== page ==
By Kristina Cooke and Tim Ahmann
PHILADELPHIA (Reuters) - The Federal Reserve is actively preparing for the possibility that the United States could default as a deadline for raising the government's $14.3 trillion borrowing limit looms, a top Fed policymaker said on Wednesday.
Philadelphia Federal Reserve Bank President Charles Plosser said the Fed has for the past few months been working closely with Treasury, ironing out what to do if the world's biggest economy runs out of cash on August 2.
"We are in contingency planning mode," Plosser told Reuters in an interview at the regional central bank's headquarters in Philadelphia. "We are all engaged ... It's a very active process."
Plosser said his "gut feeling" was that President Barack Obama and Congress will come to an agreement to increase the Treasury's borrowing authority in time to avert a default on government obligations.
Obama was due to meet with top Republicans in Congress on Wednesday to discuss the latest attempts to end the dispute over raising the country's debt ceiling, a row which has raised the prospect of the Treasury Department running out of money to pay its bills next month.
The Treasury has repeatedly said default was unthinkable and that there was no alternative to raising the debt ceiling, and Plosser's remarks marked the most extensive public comments on the matter from a U.S. official.
One aspect of the Fed's contingency planning is purely operational: the Fed is developing procedures about how the Treasury will let it know which checks will get cleared and which won't, Plosser said.
The Fed effectively acts as the Treasury's bank -- it clears the government's checks to everyone from social security recipients to government workers.
"We are developing processes and procedures by which the Treasury communicates to us what we are going to do," Plosser said, adding that the task was manageable. "How the Fed is going to go about clearing government checks. Which ones are going to be good? Which ones are not going to be good?"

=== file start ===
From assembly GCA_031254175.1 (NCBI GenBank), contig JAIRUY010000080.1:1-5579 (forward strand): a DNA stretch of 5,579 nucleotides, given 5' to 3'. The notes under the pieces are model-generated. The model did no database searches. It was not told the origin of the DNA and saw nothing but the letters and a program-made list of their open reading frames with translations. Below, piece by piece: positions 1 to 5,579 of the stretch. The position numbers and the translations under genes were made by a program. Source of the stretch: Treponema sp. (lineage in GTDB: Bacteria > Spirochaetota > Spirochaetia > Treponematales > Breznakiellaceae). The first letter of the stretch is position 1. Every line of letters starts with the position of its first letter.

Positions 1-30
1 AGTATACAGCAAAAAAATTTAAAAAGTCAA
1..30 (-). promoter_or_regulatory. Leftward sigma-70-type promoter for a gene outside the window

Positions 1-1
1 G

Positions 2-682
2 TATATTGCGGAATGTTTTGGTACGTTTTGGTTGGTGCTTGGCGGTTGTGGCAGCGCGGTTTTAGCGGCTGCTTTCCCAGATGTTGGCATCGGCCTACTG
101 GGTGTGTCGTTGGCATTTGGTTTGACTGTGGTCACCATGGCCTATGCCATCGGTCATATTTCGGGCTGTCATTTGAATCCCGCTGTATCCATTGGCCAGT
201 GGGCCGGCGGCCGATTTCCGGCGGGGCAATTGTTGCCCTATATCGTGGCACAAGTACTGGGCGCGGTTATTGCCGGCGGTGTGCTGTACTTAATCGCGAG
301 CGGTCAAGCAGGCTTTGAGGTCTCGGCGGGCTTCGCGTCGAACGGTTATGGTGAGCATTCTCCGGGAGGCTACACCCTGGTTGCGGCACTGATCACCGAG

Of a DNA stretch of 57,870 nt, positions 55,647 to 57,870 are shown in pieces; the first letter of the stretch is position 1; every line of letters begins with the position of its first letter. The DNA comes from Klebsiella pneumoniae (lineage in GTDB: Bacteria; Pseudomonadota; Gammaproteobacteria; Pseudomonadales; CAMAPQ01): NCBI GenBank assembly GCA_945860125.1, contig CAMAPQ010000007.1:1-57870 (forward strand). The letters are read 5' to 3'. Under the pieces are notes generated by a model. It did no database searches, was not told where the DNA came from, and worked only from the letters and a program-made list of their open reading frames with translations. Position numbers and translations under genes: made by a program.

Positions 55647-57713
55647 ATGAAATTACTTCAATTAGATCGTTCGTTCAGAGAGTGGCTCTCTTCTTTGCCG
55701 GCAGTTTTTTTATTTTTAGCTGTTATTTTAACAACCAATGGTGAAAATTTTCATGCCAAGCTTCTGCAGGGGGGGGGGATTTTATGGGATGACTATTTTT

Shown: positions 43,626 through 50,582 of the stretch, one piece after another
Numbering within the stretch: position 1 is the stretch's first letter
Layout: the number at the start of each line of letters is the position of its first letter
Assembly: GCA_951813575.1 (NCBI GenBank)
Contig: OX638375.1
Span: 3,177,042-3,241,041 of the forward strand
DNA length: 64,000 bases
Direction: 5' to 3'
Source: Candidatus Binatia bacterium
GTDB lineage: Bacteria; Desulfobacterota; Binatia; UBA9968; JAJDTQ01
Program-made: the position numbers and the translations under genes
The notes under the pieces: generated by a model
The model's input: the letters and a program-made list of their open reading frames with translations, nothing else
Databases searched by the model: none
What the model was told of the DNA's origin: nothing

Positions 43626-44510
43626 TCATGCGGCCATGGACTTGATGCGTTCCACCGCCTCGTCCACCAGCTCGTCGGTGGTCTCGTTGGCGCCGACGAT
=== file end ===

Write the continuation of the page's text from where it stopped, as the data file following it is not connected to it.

"There are a lot of people working on what we would do and how we would do it," he said.
Plosser added that there are difficult questions that the Fed itself had to grapple with.
The Fed lends to banks at the discount window against good collateral. But what happens if U.S. Treasuries no longer fit that bill?
"Do we treat them as if they didn't default, in which case we would be saying we are pretending it never happened? Or do we treat them as if they defaulted and don't lend against them?" Plosser said. "Those are more policy questions."
Plosser, who was a vocal critic of some of the Fed's extraordinary lending during the financial crisis -- which he said veered into fiscal policy and risked the central bank's independence -- warned it would be crucial for the Fed not to do the Treasury's work for it.
"We have to be very careful that we don't become, that we don't conduct fiscal policy in this context," he said. "That we don't substitute for the inability of the Treasury to borrow in some circumstances."
That said, the Fed, which is charged with ensuring financial stability, would clearly feel the responsibility to step in as a lender of last resort if markets seized up after a U.S. default, he added.
Fed Chairman Ben Bernanke last week warned that a default could have "catastrophic" effects on financial markets.
Plosser, a former dean of the Simon School of Business at Rochester University, was more circumspect.
"It could be very bad. At some level we don't really know what the consequences could be. It could be very serious. It could be less serious. Do we really want to run that experiment?"
Plosser is a voting member of the Fed's monetary policy-setting committee this year.
(Editing by Chizu Nomiyama)